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NIH MedlinePlus the Magazine, Trusted Health Information from the National Institutes of Health

Should I Exercise During My Pregnancy?

A pregnant woman on an exercise ball

Photo: iStock

Almost all women can and should be physically active during pregnancy. First talk to your health care provider, particularly if you have high blood pressure, diabetes, anemia, bleeding, or other disorders, or if you are obese or underweight. Whether or not you were active before you were pregnant, ask about a safe level of exercise for you. Aim for at least 30 minutes of moderate-intensity physical activity (one in which you breathe harder but do not overwork or overheat) on most, if not every day of the week.

7 benefits of regular, moderate physical activity during pregnancy:

  1. Helps you and your baby gain the proper amounts of weight.
  2. Reduces the discomforts of pregnancy, such as backaches, leg cramps, constipation, bloating, and swelling.
  3. Lowers the risk of gestational diabetes (diabetes found for the first time when a woman is pregnant).
  4. Boosts mood and energy level.
  5. Improves sleep.
  6. Helps with an easier, shorter labor.
  7. Assists faster recovery from delivery and return to a healthy weight.

5 steps for safe exercise during pregnancy:

  1. Choose moderate activities unlikely to injure, such as walking, water aerobics, swimming, yoga, or using a stationary bike.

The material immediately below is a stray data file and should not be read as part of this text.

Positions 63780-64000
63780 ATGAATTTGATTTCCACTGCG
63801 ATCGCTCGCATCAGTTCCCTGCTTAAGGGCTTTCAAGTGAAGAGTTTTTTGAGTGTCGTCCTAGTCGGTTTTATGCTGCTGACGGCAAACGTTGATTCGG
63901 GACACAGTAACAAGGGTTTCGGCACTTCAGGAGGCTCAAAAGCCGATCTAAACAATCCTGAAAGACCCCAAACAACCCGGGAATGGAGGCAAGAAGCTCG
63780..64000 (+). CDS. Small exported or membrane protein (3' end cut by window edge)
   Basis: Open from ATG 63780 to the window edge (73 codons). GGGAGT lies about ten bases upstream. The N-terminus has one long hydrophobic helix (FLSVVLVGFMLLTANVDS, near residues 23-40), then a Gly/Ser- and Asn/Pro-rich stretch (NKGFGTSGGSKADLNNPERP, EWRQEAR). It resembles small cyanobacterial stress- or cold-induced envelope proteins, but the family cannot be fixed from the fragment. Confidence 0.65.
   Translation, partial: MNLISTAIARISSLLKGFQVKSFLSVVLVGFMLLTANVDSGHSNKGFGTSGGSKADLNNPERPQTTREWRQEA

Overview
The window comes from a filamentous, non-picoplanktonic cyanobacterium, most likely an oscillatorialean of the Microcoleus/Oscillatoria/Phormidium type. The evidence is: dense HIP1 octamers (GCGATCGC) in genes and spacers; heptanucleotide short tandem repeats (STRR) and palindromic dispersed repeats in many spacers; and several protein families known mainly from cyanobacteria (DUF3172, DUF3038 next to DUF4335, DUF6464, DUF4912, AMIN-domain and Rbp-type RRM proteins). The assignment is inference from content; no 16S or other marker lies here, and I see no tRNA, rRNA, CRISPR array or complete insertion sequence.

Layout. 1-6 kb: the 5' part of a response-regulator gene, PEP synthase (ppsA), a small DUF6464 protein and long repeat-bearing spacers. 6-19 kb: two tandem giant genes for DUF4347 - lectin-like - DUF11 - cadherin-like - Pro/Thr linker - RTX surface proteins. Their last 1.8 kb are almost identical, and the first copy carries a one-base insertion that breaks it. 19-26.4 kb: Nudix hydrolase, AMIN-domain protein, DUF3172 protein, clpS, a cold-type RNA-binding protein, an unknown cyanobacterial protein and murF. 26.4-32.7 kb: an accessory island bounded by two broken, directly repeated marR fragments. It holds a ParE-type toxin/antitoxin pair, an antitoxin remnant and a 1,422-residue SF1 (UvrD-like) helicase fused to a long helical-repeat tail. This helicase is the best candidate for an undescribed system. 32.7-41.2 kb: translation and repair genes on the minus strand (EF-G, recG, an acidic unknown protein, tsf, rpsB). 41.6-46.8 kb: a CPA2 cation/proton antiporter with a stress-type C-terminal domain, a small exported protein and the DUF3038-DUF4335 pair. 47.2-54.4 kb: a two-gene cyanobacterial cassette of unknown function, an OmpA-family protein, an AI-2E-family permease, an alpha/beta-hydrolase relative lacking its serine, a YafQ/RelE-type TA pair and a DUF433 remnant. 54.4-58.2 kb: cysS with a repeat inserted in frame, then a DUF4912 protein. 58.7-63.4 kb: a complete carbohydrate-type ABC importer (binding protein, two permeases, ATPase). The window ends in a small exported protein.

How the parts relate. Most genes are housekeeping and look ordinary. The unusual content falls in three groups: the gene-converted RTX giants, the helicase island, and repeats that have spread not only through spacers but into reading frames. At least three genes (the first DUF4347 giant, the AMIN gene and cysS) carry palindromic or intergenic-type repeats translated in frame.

2. Stop exercising when you start to feel tired and never exercise until you are exhausted or overheated.
  3. Drink plenty of water.
  4. Wear comfortable clothing that fits well and supports and protects your breasts.
  5. Stop exercising if you feel dizzy, become short of breath, feel pain in your back, experience swelling or numbness, feel sick to your stomach, or your heart beats too fast or at an uneven rate.

5 Tips for Getting going!

  1. Go for a walk around the block or through a shopping mall with your spouse or a friend.
  2. Join a prenatal yoga, water aerobics, or fitness class, letting the instructor know you are pregnant before beginning.
  3. Follow an exercise video for pregnant women.
  4. At your gym, community center, YMCA or YWCA, sign up for a fitness session for the pregnant.
  5. Stand up, stretch, and move at least once an hour if you sit most of the day, as well as during commercials when watching TV.

What shouldn't I do?

For you and your baby's health and safety, it is best to avoid:

  • Being active outside during hot weather.
  • Steam rooms, hot tubs, and saunas.
  • Certain yoga poses or other activities that call for lying flat on your back after the twentieth week of pregnancy.
  • Contact sports such as football and boxing that might injure you.
  • Sports like tennis or basketball that make you jump or change directions quickly.
  • Horseback riding, in-line skating, downhill skiing, and other activities that can result in falls.

Winter 2008 Issue: Volume 3 Number 1 Page 26